Get out your old Kool & The Gang records, people, and let’s bust a move — it’s Fan Mail Wednesday!
But first, let’s just take a moment to be awed by the amazing fact that I receive any fan mail at all. And not so much that it’s me, James Preller, getting the mail (though that’s astonishing enough). But that a book can be written, and later read, and that somebody out there can be moved to reach out to that author, to say kind words. I’m humbled every time I get a letter. So thank you all. When I started this series with Fan Mail Wednesday #1, I wondered, What if the letters just stop? What if I don’t get enough to sustain it? But somehow, some way, that hasn’t happened . . . yet.
How lucky am I?
Dear Mr. Preller:
My name is Braden. I am a sixth grade student from McCants Middle School in Anderson, SC. We had an author project in class and I came across your book, Six Innngs. I couldn’t put it down until I was done reading it. I love that book!
I did some research and saw on your blog that you did not start out wanting to be an author. I read that you wanted to play baseball for the New York Mets. I like baseball too. I play on the USSSA baseball team called the Anderson Alley Cats. We play tournament ball and travel all over the state. We are fortunate to be number one in the state of South Carolina right now. We are hoping to finish out the season in the number one spot and go to the USSSA Little League World Series in Charleston, SC.
I like your style of writing. It is intense and moves fast from topic to topic. My favorite part of the book was the last pitch. It had me guess what was going to happen and thinking of all the outcomes. You can tell that you have a love of baseball in your stories. Do you have plans to write other baseball stories?
I also saw on your blog the suggestions for books. I can’t wait to read Mudville by Kurtis Scaletta. That looks like it would be a good one too. Is the style of the author similar to yours? If so, I know it will keep me wanting more.
I hope to read more of your books, and I also hope that you will write more about baseball. I will definitely buy them!
Thanks for writing. I loved getting positive feedback from a real ballplayer like yourself. Yes, you’re right, I do love baseball, and from many different perspectives — childhood memories, times shared with my mother, as a player, a coach, a father, a fan, a reader and a writer.
I once did a book signing for Six Innings, soon after it was published. I expected to see a lot of kids like you, boys who loved playing ball. So I was a little surprised to see many kids who were clearly not athletes. Of course, I quickly realized: They were readers. And also: These kids loved the game, but the game, alas, did not love them back. I always think of those kids, the ones who were never quite good enough, who struggled and failed and faced terrible disappointment, but who loved the game just as much (if not more) than any star on the field. You are fortunate that you are such a good player, that you have that gift. You give to the game through hours of hard work and effort, and to you the game gives back. It’s nice when that works out — and it’s how I feel, too. Blessed.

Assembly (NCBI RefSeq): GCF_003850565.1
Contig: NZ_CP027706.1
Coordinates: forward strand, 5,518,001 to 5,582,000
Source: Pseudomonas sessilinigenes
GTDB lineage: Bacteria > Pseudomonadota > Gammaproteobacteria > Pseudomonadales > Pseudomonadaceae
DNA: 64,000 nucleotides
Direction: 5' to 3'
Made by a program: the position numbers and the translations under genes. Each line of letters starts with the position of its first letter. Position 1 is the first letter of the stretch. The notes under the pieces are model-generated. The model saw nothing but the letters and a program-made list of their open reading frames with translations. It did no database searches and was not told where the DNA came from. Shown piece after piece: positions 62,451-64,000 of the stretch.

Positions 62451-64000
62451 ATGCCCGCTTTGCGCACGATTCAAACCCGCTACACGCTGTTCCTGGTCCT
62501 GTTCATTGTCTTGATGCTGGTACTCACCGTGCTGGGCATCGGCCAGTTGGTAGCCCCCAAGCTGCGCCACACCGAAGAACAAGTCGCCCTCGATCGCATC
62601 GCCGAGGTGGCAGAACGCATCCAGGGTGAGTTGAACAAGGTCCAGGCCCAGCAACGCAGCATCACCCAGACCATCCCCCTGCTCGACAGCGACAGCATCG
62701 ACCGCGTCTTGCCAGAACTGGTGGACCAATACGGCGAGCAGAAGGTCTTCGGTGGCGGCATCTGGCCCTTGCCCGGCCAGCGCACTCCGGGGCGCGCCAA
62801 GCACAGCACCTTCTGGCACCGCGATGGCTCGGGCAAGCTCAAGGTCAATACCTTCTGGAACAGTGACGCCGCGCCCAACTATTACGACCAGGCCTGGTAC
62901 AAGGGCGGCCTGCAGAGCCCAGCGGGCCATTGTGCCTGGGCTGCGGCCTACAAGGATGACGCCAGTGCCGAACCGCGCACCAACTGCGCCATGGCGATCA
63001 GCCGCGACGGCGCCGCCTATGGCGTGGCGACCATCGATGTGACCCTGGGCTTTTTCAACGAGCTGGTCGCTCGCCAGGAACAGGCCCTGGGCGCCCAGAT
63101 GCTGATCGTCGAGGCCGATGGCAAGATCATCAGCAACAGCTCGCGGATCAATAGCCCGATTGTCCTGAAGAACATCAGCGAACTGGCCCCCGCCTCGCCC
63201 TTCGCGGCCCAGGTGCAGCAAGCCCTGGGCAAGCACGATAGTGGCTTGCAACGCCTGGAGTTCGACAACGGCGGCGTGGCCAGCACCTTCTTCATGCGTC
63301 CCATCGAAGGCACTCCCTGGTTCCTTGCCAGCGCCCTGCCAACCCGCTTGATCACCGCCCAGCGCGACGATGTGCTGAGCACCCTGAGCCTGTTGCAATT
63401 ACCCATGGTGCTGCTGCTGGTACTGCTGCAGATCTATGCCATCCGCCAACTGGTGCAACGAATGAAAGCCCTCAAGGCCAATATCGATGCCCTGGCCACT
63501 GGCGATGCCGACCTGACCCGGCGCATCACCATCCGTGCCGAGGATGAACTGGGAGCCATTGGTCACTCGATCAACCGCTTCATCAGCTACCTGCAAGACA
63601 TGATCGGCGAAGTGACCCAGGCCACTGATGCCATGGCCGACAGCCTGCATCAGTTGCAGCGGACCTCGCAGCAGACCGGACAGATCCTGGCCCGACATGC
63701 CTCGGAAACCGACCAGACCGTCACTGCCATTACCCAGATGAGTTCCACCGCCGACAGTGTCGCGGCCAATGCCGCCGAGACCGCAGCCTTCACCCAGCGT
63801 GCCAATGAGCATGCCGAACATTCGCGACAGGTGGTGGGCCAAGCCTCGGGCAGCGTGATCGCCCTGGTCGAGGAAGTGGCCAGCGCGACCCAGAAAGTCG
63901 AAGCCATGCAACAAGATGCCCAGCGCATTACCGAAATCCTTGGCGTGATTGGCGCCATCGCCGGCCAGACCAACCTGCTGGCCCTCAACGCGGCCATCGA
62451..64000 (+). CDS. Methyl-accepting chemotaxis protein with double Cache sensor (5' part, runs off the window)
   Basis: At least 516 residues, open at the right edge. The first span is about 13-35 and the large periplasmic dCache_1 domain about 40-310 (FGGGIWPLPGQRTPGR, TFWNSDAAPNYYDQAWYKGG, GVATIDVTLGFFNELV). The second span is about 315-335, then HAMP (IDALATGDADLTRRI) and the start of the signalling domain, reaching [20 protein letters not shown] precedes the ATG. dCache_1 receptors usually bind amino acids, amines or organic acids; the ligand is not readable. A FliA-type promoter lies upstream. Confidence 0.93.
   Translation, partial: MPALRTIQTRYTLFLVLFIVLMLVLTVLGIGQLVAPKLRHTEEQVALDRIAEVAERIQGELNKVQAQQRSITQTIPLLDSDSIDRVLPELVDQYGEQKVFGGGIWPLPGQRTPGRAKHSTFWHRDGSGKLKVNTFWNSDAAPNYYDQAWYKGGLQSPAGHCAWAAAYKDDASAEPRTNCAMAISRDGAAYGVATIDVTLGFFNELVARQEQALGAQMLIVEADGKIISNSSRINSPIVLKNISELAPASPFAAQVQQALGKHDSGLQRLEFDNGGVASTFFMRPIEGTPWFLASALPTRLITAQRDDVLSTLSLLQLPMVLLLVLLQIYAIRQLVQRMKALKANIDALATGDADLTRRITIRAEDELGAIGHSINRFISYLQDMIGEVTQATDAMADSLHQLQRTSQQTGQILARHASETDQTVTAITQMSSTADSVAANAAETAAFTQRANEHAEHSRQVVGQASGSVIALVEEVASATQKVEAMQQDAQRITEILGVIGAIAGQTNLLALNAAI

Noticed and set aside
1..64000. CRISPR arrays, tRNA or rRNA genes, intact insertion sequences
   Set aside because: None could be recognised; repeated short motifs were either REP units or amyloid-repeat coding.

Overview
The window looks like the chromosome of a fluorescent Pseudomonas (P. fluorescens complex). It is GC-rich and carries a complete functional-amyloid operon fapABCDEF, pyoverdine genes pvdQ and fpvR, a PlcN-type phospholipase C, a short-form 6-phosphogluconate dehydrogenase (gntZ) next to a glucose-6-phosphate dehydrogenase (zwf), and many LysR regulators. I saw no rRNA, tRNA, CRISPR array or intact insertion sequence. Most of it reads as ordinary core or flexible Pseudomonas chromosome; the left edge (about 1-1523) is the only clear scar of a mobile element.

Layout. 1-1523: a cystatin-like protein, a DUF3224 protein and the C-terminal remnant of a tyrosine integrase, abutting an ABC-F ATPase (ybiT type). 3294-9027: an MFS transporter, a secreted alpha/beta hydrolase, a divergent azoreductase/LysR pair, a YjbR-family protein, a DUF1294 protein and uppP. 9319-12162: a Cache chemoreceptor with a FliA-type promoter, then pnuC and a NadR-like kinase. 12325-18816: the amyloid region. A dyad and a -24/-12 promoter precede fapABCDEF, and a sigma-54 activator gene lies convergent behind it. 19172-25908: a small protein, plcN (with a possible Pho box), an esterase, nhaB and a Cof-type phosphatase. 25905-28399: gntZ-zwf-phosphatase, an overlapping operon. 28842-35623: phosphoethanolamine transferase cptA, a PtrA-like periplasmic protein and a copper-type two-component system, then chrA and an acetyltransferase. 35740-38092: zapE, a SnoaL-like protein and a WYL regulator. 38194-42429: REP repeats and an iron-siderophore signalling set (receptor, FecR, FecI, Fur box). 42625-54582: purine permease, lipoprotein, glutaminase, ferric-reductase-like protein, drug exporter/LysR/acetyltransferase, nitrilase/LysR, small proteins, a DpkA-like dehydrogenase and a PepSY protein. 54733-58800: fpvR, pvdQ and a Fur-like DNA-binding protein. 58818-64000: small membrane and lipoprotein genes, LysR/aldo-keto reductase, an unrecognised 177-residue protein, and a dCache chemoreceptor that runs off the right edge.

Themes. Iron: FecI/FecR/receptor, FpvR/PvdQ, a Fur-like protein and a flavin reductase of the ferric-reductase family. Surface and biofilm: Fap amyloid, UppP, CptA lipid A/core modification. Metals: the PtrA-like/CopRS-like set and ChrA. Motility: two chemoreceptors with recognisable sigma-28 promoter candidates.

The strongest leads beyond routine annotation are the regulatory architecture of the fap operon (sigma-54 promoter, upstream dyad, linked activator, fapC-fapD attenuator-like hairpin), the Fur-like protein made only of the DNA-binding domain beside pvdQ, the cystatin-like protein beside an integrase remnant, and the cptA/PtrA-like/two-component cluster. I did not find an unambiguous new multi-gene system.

Since you asked, I have no immediate plans to write another baseball book. But . . . I do have an idea for another baseball story. It’s stuck with me for the past few years, and my mind wanders over it from time to time, almost absently, like a pitcher’s fingertips across the stitches of a ball as he bends in to look for the catcher’s sign. I’ve got a slim file, filled with bits of dialogue, phrases, small moments and false starts. I want to do something along the lines of Magic Realism, where the story is very realistic, down to earth, but then something utterly impossible happens and you go with it. W.P. Kinsella writes books like that (I recommend Shoeless Joe); and, of course, Gabriel Garcia Marquez is the master of that genre, but he’s someone you might want to wait a few years before tackling.
Anyway, here’s a brief passage from my notebook, which I’ve never before shown to anyone. It’s about a boy’s first game at a real ballpark, and the magic of that event, a dream come true:
“There it is, the stadium,” my father pointed. I followed the line of his finger. Wow, there is was, huge and magnificient. My first real ballpark.
I was going to eat three hot dogs.
We parked the car. “H-12,” my father murmured, noting a sign on a nearby light pole. “Remember that, Slugger. We parked in area H-12.”
I promised to remember. And of course I would. I’d remember everything.
If you beat the crowds, and waited by the player’s entrance, you could sometimes get lucky, my brothers said. So we waited with a group of other die-hard fans, clutching Sharpies and baseballs, eager for autographs.
The team bus arrived, large and splendid, and one by one the players filed past. They weren’t in uniforms, but still you could tell by the way they walked, by a certain glint in their eyes, they had something special. An athlete’s swagger.
A few signed autographs. Most strode on by, bigger things on their minds. A short, squat man — older, grizzled with stubbled gray hair — grabbed the ball from my hand. He signed it, “Luke Standahl.”
“He’s the manager,” my father whispered into my ear. But I knew that already. Mr. Standahl walked a few steps, then turned and threw me the ball. I snatched it with one hand. His eyes narrowed. “Southpaw,” he murmured, then spit. “I’ve been around this game fifty years, and you look like a ballplayer to me.”
“I am,” I replied.
“We’ll see about that,” he muttered, and spat again.
Do you think anybody would want to read a story like that?
Listen, Braden, good luck with the Anderson Alley Cats. I hope you do well, make it all the way to the World Series. I’ll be rooting for you. And in the meantime, I agree, Mudville by Kurtis Scaletta sounds like a pretty cool book — with a little magic in it, too.
My best, and thanks again for writing,